Winner of the Urban History Association's 2005 Best Book in Non-North American Urban History Award.
In traditional Chinese cities, a lively street culture was an important part of popular culture, and street life was central to the daily lives of city dwellers, especially the lower classes. This book examines street culture in Chengdu, an under-studied inland city, during the transformative decades between 1870 and 1930, in order to explore various topics: the relationship between urban commoners and public space; the role that community and neighborhood played in public life; how the reform movement and the Republican revolution changed everyday life; and how popular culture and local politics interacted. Drawing on a rich array of Chinese and Western sourcesincluding archives, local newspapers, gazetteers, personal records, folk literature, and field investigationthe author argues that life in public spaces was radically transformed in Chengdu during these eventful years.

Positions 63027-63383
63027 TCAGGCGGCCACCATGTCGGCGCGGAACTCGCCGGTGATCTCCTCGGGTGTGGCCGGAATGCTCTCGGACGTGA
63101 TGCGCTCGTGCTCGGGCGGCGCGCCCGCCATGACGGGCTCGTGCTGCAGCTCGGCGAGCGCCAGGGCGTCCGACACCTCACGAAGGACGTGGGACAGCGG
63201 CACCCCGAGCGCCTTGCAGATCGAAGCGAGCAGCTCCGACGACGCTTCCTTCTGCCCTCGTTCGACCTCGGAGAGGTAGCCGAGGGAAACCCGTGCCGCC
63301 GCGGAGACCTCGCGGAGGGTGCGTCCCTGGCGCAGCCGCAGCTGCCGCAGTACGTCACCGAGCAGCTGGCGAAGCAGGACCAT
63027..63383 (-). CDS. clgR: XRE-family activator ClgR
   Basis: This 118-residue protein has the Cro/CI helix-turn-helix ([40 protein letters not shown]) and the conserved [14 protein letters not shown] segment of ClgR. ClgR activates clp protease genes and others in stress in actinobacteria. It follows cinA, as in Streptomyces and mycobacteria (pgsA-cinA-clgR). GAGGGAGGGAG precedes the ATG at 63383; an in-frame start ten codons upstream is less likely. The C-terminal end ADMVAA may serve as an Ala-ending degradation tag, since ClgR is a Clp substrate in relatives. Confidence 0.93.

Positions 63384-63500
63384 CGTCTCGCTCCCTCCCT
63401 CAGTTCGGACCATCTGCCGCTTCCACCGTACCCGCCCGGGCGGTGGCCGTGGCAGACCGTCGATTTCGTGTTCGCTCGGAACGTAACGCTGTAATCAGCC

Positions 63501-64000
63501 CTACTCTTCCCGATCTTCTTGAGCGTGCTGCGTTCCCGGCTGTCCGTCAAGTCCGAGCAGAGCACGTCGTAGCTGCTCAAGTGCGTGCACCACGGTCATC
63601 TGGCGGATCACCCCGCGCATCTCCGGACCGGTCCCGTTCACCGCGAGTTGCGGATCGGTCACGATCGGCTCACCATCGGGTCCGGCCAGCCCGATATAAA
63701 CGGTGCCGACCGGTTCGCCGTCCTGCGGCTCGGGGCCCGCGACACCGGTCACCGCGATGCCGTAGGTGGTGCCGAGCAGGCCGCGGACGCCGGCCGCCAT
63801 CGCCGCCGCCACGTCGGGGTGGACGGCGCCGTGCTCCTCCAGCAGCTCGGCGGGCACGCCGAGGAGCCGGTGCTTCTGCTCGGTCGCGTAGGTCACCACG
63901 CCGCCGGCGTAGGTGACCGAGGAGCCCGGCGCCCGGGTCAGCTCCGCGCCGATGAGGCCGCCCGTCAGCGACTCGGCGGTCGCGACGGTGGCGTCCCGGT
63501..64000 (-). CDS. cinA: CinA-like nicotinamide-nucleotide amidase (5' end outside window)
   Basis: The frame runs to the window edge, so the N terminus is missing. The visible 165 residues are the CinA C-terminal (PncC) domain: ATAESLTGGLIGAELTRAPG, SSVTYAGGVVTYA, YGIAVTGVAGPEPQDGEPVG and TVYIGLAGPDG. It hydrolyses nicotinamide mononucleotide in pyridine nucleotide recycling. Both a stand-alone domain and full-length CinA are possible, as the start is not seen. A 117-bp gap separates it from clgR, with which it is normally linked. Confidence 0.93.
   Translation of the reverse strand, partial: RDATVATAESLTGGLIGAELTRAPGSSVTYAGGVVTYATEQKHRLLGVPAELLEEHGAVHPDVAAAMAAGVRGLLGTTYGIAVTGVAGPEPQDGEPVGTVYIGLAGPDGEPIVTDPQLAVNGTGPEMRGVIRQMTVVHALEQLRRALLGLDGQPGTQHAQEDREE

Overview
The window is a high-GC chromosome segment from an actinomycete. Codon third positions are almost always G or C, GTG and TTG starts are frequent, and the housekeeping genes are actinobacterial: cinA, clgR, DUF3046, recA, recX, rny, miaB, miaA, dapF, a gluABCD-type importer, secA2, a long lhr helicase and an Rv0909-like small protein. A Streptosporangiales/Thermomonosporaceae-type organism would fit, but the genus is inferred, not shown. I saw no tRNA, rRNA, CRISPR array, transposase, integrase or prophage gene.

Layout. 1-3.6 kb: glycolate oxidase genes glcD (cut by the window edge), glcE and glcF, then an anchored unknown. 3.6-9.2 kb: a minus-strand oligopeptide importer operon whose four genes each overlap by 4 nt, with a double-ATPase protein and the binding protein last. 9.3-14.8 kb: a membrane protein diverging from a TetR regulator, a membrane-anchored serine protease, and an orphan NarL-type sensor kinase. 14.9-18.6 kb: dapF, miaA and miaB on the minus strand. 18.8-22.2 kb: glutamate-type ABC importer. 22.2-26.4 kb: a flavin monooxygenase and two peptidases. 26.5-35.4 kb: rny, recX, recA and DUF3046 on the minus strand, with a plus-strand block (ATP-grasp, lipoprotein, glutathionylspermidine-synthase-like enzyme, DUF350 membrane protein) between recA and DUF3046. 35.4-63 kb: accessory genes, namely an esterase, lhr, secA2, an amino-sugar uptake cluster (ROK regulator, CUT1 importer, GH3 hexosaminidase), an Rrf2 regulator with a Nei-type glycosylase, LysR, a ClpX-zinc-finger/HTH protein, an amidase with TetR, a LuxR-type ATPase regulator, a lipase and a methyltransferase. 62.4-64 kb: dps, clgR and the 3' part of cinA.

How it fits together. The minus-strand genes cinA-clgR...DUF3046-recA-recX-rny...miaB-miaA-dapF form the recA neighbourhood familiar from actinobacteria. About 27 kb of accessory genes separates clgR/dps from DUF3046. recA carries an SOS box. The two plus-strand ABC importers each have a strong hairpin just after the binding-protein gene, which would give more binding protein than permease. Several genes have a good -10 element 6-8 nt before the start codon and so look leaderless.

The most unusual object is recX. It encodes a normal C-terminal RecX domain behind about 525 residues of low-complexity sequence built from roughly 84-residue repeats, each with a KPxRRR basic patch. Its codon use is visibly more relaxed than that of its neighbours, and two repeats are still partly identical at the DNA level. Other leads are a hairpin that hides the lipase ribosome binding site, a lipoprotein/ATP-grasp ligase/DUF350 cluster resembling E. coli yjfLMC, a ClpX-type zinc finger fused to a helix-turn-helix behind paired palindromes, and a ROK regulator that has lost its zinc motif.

|Publisher:||Stanford University Press|
|Product dimensions:||6.12(w) x 9.25(h) x (d)|
Table of Contents
|List of Illustrations||ix|
|List of Abbreviations||xv|
|Part I.||Commoners and Public Space|
|Part II.||Commoners and Social Reformers|
|4.||Reshaping the Street and Public Life||105|
|Part III.||Commoners and Local Politics|
|6.||The Struggle for the Street||163|